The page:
The Highway 3 transportation corridor, including
land use and development adjacent to the highway, has been identified
as a major challenge to maintaining wildlife connectivity at the northern
edge of the Crown of the Continent. Highway 3 is a two-lane, east-west
highway supporting 6,000 to 9,000 vehicles per day traveling over the
Continental Divide at Crowsnest Pass in the southern Canadian Rockies.
The current rate of wildlife-vehicle collisions involving large mammals
along Highway 3 has raised concerns among agencies and the public regarding
motorist safety. Although highway segments experiencing a high number
of these collisions are predominantly found to involve deer, collisions
also occur with less common species such as elk, moose, bighorn sheep,
grizzly bear, wolf, lynx, bobcat and cougar.
To address the challenges of wildlife and
connectivity the Miistakis Institute, Western Transportation Institute
and Yellowstone to Yukon Conservation Initiative instigated the Highway
3 Transportation Corridor Project. The project has three phases;
At a Crossroads Workshop in Ferine, BC January 2008
2. Highway 3 Transportation Mitigation for Wildlife
3. Highway 3 Project Outreach Activities
At a Crossroads Workshop in Fernie, B.C January 2009
Understanding wildlife use, behavior and habitat integrity
along this transportation corridor is imperative for developing mitigation
strategies to reduce transportation-wildlife conflicts and maintain habitat
connectivity. Fortunately, there have been a number of research projects
in the past decade that allow us to better understand how a variety of
different wildlife use these landscapes (i.e., bighorn sheep, elk, grizzly
bears). These include the identification of key linkages for several carnivores,
including grizzly bears, which cross Highway 3 and the railroad. However,
the studies were not developed to focus solely on the transportation corridor
and its increasing use. Nor have all of the studies been synthesized to
summarize their findings to inform local decision making. Lastly, most
conservationists, community leaders and decision makers are unaware of
the various findings and their implications for their local landscape
and the Highway 3 transportation system. Therefore, scientists, agency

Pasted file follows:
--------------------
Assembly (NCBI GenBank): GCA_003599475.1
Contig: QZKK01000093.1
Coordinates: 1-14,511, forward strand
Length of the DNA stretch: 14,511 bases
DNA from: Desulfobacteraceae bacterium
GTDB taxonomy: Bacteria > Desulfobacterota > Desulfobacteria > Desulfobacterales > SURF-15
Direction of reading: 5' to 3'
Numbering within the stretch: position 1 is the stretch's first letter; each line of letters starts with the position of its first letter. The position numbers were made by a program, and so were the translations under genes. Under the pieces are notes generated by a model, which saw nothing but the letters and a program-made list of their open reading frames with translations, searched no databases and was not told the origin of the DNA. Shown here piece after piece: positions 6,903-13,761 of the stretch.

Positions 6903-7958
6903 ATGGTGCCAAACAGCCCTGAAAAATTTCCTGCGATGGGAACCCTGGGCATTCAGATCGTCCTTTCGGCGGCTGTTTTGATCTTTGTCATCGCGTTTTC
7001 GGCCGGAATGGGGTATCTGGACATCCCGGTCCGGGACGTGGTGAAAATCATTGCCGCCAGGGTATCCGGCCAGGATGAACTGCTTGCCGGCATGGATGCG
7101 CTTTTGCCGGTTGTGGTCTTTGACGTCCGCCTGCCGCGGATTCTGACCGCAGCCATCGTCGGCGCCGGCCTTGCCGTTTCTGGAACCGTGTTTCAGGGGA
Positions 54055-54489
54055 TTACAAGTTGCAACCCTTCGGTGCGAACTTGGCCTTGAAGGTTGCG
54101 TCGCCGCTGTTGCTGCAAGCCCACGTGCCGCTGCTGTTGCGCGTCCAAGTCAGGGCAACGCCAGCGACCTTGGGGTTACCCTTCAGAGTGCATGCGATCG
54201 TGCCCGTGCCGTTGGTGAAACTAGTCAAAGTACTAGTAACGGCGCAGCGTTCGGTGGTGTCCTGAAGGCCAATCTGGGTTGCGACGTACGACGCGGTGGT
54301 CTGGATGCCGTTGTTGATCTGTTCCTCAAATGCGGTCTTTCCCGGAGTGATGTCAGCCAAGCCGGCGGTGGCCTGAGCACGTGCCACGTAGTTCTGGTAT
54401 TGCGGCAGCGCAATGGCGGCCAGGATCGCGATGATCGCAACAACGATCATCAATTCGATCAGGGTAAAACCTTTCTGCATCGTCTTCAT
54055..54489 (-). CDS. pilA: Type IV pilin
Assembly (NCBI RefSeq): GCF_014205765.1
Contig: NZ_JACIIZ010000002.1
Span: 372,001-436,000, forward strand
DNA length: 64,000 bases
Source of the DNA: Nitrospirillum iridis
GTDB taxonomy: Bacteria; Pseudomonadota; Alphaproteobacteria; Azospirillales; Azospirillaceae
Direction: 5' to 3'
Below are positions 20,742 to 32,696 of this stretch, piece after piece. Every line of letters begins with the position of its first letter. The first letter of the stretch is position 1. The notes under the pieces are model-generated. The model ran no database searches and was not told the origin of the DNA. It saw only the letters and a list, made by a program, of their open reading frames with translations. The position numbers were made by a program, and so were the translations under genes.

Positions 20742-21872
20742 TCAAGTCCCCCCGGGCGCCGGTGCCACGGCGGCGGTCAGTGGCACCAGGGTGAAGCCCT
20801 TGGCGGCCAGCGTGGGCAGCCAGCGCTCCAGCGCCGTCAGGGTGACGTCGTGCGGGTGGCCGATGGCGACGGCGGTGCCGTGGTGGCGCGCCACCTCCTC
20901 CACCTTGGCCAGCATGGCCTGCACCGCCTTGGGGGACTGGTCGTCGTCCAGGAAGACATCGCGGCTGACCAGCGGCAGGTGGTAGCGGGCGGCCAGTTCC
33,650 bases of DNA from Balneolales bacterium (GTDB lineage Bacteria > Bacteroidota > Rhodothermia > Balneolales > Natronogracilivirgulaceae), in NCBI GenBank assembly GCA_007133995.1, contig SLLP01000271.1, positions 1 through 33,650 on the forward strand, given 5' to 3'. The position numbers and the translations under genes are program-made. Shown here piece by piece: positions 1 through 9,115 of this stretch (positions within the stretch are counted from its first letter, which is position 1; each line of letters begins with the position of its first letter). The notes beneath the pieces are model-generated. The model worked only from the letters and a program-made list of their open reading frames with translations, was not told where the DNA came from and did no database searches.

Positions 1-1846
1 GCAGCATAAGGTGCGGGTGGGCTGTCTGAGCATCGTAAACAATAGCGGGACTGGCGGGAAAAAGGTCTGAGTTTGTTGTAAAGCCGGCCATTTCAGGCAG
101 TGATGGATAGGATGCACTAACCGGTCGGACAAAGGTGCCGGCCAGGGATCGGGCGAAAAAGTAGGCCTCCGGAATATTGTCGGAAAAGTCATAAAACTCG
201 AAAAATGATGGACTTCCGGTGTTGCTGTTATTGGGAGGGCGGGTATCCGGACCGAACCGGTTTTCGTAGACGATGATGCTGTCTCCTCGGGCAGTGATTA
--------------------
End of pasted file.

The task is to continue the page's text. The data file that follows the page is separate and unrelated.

personnel and conservationists gathered at a Highway 3 workshop in Fernie,
British Columbia in January 2008 to share and discuss relevant and available
knowledge on wildlife studies that may inform site-specific mitigation
of Highway 3.
One recommendation from the workshop was for a sub-set
of the attendees to complete a synthesis of the biological information
relative to Highway 3 to inform an assessment of potential transportation
mitigation sites and options.
A summary of the workshop findings and abstracts from the presentations
can be found on the report
page of this website.
Highway 3 Transportation Mitigation for Wildlife and Connectivity Assessment
A team of scientists with expertise in wildlife connectivity,
wildlife vehicle collisions along Highway 3 and wildlife transportation
mitigation strategies came together to:
The syntheses, field assessments and recommendations described
in the report reflect the best available understanding and options for direct
mitigation of highway impacts to local populations of large terrestrial
- identify mitigation sites along Highway 3 based on
wildlife connectivity and high wildlife vehicle collision zones.
- recommend a suite of mitigation strategies to facilitate
wildlife movement and reduce wildlife vehicle collisions along Highway
The report can be downloaded from the report
page of this website.
Highway 3 Project Outreach Activities
The project is currently entering into the outreach phase.
For more information on this phase please contact Dave